WALLED GARDEN: Attached to the north-east of the garden front is a tall wall of diaper brickwork attached to a rectangular-shaped walled garden in English bond brickwork. This incorporates a pedestrian entrance on the north-west side with brick gatepiers surmounted by stone ball finials and an elaborate wrought iron gate incorporating the letter 'E' and a swan.

INTERIOR: The staircase-hall has a strapwork design plastered ceiling and full-height plank and muntin panelling with bracket cornice, frieze of lozenges, fluted pilasters and a stone fireplace with Atlantes. A series of nine-panelled oak doors lead off from this room. The staircase has turned balusters and chamfered newel posts with urn finials and an upstairs gallery. The large staircase window has coloured marginal glazing and hexagonal panes. Edward Charrington's study (currently a staff room) has an ovolo-moulded cornice and a large segmental recess incorporating a central carved stone fireplace with end balusters, decorated spandrels and tiled interior, flanked by two round-headed niches. The dining room has a stone fireplace with elaboate triglyph decoration, Ionic balusters and figurative tiles. Thee is panelling to plate-shelf level with lozenge patterne decotation above the fireplace. Above the plate-shelf is later C19 wallpaper decorated with cherubs and swags. The wooden window shutters survive. The music room, possibly the drawing room originlly, has an elaborate plaster cornice, stained glass to the upper part of the windows and a fireplace with side balusters and floral tiles. A room to the north-west, possibly a morning room originally, has an arched alcove and a marble fireplace with blue floral tiles. The service wing retains a set of servants' bells to the corridor, the kitchen retains a large open fireplace and some C19 shelving and the larder retains slate shelves. Some service rooms retain simple fireplaces. On the first floor the plastered ceiling above the main staircase was replaced in the late C20 but an adjoining room retains a plastered ceiling and there are some bolection-moulded fireplaces, one of which is marble-lined with blue floral-patterned tiles. Narrower staircases lead to the attics.

HISTORY
Burys Court was built in 1876 as a residence for Edward and Georgina Charrington of the Charrington brewing firm founded circa 1766. Edwad Charrington was a menber of the firm for fifty seven years and a supporter of philanthropy in the east end of London. His wife was a Swiss national. There is currently no information about the architect of Burys Court and it is possible that an architect associated with the brewery could have been responsible. It is thought locally that the front elevation was designed by Edward Charrington himself in a Neo-Jacobean style but that his wife designed the garden front in 'Swiss Chalet' style but this seems unlikely beause the garden front in not in a Swiss Chalet style but has Neo-Jacobean style carving and elaborate pargetting derived from East Anglian vernacular influences. Edward Charrington died at Burys Court in 1888. The building is first shown on the 1896 Ordnance Survey map and the outline is little altered from the present day except for a later extension on the north-east side.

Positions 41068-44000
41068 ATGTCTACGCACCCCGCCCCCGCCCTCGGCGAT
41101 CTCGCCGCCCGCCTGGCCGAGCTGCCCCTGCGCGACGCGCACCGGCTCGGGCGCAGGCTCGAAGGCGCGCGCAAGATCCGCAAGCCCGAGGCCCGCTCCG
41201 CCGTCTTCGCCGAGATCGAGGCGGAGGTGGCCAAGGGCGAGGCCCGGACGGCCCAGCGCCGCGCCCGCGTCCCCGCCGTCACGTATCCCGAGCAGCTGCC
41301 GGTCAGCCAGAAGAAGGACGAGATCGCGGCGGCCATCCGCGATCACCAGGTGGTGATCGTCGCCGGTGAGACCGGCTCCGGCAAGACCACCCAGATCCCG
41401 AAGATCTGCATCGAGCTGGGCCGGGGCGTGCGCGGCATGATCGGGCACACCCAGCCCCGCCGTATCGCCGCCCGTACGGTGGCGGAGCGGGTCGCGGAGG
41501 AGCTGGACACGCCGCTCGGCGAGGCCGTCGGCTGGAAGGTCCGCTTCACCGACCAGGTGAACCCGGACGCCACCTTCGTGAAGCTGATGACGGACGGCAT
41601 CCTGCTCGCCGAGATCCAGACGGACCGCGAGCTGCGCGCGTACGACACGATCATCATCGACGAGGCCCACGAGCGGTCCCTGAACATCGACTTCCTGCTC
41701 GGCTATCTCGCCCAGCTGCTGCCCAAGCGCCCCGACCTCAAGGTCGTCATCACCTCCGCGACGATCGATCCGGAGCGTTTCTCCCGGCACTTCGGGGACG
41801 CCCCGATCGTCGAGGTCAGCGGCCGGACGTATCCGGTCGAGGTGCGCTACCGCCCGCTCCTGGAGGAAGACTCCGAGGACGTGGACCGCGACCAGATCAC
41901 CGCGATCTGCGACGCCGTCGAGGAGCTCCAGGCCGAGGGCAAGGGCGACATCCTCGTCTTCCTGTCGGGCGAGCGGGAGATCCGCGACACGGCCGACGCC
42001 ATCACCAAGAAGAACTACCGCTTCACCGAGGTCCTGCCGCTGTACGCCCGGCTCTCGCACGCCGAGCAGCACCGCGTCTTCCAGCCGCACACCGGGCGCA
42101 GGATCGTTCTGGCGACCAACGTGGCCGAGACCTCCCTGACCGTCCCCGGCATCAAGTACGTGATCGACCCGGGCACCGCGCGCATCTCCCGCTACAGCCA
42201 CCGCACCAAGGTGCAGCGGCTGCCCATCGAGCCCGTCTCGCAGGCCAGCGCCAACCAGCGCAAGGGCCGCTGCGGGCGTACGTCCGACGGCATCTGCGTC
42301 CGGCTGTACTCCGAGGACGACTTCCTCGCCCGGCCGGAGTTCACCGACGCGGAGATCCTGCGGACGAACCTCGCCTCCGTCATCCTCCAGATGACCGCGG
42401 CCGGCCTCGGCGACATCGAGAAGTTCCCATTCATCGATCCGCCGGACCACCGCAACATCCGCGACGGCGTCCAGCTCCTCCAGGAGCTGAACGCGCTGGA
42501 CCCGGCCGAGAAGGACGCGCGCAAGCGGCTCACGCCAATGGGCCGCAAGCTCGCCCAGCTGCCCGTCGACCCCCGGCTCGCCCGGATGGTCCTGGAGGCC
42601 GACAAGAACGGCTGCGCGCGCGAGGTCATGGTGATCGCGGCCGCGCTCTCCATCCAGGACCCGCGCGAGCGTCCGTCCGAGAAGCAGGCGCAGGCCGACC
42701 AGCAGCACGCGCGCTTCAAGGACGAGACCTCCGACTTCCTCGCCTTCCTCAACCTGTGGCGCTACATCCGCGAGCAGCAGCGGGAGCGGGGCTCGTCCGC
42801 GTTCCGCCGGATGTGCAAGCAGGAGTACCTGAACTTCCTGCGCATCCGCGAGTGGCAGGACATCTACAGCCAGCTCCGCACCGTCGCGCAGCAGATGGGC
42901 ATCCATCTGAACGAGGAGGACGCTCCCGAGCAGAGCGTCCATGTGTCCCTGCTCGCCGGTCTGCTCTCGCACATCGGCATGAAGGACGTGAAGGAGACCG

In 1930 the Charrington family leased the building to a Miss Sheard, who founded Bury's Court Girls' School here, but it was then occupied by Lloyd's insurance before becoming a hotel in 1946. In 1952 the Charrington family sold Burys Court and it became Burys Court Preparatory School for Boys. It has changed ownership since but has remained in educational use.

SOURCES
History of Burys Court on http://.buryscourtschool.co.uk/history/index.html Accessed 24/11/2009.
Infrmation about Edward Charrington on http://www.british-history.ac.uk/report.aspx?compid+22171 Accessed 24/11/2009.

REASONS FOR DESIGNATION
Burys Court is designated at Grade II for the following principal reasons:
* Architectural merit: a Neo-Jacobean style country house constructed in a variety of good quality materials, with well-articulated elevations.
* Interiors: good quality interiors, including joinery, stone or marble fireplaces with some tiled interiors, plastered ceilings, stained glass windows and some original late C19 wallpaper.
* Intactness: both the exterior and interior are little altered.
* Ensemble interest: An attached garden wall of diaper brickwork, and rectangular walled garden with decorative gatepiers and gate contributes to the special interest of the whole.

Reasons for Listing